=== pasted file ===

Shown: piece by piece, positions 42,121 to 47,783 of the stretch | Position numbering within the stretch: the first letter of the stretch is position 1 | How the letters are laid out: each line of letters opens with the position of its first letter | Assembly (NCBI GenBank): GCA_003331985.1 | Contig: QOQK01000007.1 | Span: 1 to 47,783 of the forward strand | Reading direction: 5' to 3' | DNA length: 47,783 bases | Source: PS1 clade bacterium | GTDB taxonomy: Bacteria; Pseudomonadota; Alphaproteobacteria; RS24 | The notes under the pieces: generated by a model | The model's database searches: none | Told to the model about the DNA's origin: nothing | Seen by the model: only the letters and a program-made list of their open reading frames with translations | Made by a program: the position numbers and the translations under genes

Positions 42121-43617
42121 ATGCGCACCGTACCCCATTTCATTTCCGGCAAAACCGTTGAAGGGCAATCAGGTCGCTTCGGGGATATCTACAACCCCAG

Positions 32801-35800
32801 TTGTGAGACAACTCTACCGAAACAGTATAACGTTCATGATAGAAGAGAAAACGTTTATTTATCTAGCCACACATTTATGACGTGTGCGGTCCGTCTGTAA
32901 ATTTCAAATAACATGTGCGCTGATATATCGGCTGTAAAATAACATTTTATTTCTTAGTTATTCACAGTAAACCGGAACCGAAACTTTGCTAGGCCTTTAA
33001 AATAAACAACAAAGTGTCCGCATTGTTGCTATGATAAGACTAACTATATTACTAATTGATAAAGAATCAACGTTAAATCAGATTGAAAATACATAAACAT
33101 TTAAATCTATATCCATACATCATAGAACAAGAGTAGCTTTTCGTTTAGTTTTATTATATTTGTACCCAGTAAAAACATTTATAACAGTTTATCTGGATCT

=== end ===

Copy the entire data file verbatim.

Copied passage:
Shown: piece by piece, positions 42,121 to 47,783 of the stretch | Position numbering within the stretch: the first letter of the stretch is position 1 | How the letters are laid out: each line of letters opens with the position of its first letter | Assembly (NCBI GenBank): GCA_003331985.1 | Contig: QOQK01000007.1 | Span: 1 to 47,783 of the forward strand | Reading direction: 5' to 3' | DNA length: 47,783 bases | Source: PS1 clade bacterium | GTDB taxonomy: Bacteria; Pseudomonadota; Alphaproteobacteria; RS24 | The notes under the pieces: generated by a model | The model's database searches: none | Told to the model about the DNA's origin: nothing | Seen by the model: only the letters and a program-made list of their open reading frames with translations | Made by a program: the position numbers and the translations under genes

Positions 42121-43617
42121 ATGCGCACCGTACCCCATTTCATTTCCGGCAAAACCGTTGAAGGGCAATCAGGTCGCTTCGGGGATATCTACAACCCCAG

Positions 32801-35800
32801 TTGTGAGACAACTCTACCGAAACAGTATAACGTTCATGATAGAAGAGAAAACGTTTATTTATCTAGCCACACATTTATGACGTGTGCGGTCCGTCTGTAA
32901 ATTTCAAATAACATGTGCGCTGATATATCGGCTGTAAAATAACATTTTATTTCTTAGTTATTCACAGTAAACCGGAACCGAAACTTTGCTAGGCCTTTAA
33001 AATAAACAACAAAGTGTCCGCATTGTTGCTATGATAAGACTAACTATATTACTAATTGATAAAGAATCAACGTTAAATCAGATTGAAAATACATAAACAT
33101 TTAAATCTATATCCATACATCATAGAACAAGAGTAGCTTTTCGTTTAGTTTTATTATATTTGTACCCAGTAAAAACATTTATAACAGTTTATCTGGATCT